As a Linux integration guy at Zend, most of my time is spent in compiling PHP related code or dealing with the variety of Linux distributions we support. With the coming release for PHP 5.4, we (at Zend) had some interesting stuff going on.
As part of the RC phase, I got to check the status of the 50-60 PHP extensions we provide, especially the PECL extensions which have different release cycles than the main PHP. With minor versions, this usually doesn’t really matter, but for major versions this means that some extensions need a little bit of love and fixes to work well with the new PHP version. This of course with the help of our developers.
The changes are usually one-liners due to a variable type change, or finding commits in the extension’s SCM and applying/back-porting it to the current versions (e.g. pecl memcache). Our policy regarding the patches we have, is that they should at least be sent to upstream (a core member or a bug report, e.g. #55703). I think I’m in the best position to enforce that patch policy, so in a few recent cases, I found myself asking one of our developers if the patch he sent me was already accepted upstream before willing to take it into the build process (in this case they are used temporarily, till we’ll work with the next RC or final release).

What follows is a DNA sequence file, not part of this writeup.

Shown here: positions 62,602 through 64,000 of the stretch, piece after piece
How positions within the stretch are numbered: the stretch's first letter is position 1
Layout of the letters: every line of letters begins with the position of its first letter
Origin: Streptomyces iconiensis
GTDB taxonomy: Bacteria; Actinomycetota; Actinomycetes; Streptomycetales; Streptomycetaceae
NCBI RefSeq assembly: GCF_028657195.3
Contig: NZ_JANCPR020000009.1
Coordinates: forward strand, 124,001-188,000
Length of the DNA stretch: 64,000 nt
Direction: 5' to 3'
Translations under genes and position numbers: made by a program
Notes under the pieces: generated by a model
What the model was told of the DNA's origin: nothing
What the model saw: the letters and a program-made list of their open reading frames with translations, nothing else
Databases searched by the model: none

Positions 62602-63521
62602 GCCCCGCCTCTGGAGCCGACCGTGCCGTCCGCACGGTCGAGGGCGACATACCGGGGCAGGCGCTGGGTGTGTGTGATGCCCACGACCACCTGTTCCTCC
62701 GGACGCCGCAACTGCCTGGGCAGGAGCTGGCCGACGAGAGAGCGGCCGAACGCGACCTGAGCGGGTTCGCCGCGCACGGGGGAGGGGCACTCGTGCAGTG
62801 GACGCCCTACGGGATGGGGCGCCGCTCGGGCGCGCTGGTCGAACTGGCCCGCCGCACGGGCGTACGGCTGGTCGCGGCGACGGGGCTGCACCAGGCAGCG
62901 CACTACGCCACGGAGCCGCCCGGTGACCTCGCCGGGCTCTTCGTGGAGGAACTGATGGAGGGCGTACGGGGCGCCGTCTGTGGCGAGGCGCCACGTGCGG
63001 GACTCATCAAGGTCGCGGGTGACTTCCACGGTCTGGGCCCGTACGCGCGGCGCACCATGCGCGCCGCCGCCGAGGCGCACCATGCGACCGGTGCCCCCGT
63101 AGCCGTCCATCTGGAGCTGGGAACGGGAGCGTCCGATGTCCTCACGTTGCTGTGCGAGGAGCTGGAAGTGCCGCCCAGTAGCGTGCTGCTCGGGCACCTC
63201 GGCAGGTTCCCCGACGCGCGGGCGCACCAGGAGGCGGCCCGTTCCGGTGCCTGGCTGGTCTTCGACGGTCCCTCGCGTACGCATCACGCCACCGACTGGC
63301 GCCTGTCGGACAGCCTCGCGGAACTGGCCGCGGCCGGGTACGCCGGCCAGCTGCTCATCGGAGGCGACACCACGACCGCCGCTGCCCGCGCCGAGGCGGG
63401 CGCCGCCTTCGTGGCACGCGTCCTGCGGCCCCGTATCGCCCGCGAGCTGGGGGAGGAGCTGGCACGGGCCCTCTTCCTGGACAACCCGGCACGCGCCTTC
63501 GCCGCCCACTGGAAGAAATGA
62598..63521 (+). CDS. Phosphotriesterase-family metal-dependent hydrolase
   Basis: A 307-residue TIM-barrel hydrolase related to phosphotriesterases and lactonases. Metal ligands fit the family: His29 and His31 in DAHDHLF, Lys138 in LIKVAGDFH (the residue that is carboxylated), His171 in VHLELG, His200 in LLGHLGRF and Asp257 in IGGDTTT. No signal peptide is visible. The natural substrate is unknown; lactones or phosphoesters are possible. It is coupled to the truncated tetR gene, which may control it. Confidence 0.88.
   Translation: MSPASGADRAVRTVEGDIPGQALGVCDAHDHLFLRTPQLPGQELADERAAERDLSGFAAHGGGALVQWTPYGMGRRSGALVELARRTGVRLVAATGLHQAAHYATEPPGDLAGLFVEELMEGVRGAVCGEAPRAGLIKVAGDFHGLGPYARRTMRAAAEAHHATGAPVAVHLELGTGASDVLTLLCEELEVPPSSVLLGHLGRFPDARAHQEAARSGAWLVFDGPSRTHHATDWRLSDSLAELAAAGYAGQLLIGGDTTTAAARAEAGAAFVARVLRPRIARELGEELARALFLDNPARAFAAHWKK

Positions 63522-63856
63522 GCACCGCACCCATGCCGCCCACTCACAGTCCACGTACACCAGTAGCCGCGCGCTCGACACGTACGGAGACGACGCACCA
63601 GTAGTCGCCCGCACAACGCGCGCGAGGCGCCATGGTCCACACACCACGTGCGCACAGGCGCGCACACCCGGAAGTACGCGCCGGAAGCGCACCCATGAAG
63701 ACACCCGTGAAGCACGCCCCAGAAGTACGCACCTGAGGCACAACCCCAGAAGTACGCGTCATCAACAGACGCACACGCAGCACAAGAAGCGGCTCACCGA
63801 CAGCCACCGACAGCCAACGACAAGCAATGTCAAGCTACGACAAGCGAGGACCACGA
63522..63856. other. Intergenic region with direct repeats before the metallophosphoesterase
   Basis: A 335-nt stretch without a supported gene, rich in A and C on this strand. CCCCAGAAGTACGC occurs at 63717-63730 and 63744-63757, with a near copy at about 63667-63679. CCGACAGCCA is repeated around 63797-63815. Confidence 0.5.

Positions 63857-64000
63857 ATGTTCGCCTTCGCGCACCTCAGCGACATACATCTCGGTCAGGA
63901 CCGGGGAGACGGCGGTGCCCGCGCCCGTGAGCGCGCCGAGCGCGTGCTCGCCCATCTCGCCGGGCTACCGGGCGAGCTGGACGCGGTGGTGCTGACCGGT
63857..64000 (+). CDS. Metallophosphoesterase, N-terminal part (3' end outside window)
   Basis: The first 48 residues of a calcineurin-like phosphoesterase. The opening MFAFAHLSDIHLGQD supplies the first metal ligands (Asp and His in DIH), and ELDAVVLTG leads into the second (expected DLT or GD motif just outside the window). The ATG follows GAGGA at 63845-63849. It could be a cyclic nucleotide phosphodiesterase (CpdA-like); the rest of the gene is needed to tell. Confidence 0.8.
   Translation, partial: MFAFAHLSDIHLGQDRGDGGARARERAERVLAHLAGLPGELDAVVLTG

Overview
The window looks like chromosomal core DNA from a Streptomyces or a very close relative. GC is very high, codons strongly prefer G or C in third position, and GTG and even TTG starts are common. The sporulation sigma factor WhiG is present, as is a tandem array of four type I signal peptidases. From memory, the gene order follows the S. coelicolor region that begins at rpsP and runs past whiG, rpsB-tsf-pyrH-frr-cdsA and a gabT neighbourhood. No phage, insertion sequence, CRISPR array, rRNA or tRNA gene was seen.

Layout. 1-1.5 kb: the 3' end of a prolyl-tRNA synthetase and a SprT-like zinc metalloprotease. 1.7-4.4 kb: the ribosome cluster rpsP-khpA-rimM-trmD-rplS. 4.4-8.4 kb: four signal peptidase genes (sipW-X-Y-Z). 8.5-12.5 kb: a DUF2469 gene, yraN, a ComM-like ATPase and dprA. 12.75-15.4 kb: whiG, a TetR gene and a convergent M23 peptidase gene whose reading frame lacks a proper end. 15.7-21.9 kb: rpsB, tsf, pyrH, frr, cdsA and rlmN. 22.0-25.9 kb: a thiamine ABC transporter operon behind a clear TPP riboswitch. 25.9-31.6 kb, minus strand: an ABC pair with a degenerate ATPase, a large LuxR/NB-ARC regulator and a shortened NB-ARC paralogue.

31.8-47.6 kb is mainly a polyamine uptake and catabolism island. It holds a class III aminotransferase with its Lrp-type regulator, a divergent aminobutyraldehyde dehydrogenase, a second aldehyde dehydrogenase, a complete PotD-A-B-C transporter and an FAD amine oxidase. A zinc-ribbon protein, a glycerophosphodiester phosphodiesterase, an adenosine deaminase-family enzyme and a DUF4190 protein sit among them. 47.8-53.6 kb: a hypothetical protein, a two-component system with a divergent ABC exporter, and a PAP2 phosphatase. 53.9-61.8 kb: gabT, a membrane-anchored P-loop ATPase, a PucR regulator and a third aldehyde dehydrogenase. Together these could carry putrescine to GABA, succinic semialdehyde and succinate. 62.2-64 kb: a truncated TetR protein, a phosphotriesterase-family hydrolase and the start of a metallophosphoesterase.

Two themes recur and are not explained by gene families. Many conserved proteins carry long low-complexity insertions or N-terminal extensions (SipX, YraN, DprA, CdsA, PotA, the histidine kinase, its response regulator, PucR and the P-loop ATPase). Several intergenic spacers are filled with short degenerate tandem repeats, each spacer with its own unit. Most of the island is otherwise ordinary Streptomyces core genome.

While most people build PHP as a final and standalone product, we also test it against ZendServer
(or the other way around, depends on your POV). This helps to discover problems related to and implications of the changes done in the major version. During the PHP 5.4 RC cycle (which is still not finished), we had, more than a few times, that an internal problem discovered led to debugging, code reviewing and sending feedback (and patches when relevant) to the PHP project. Providing fixes for the issues found, helps having PHP in a better shape for release. At least for me, that’s one of the fun parts of work – getting the chance to contribute back to the community (or at least making sure others do, as I don’t write the patches myself).
As LibreOffice is approaching its final 3.5.0 release, I’d like to sum up the RTL status for RC1.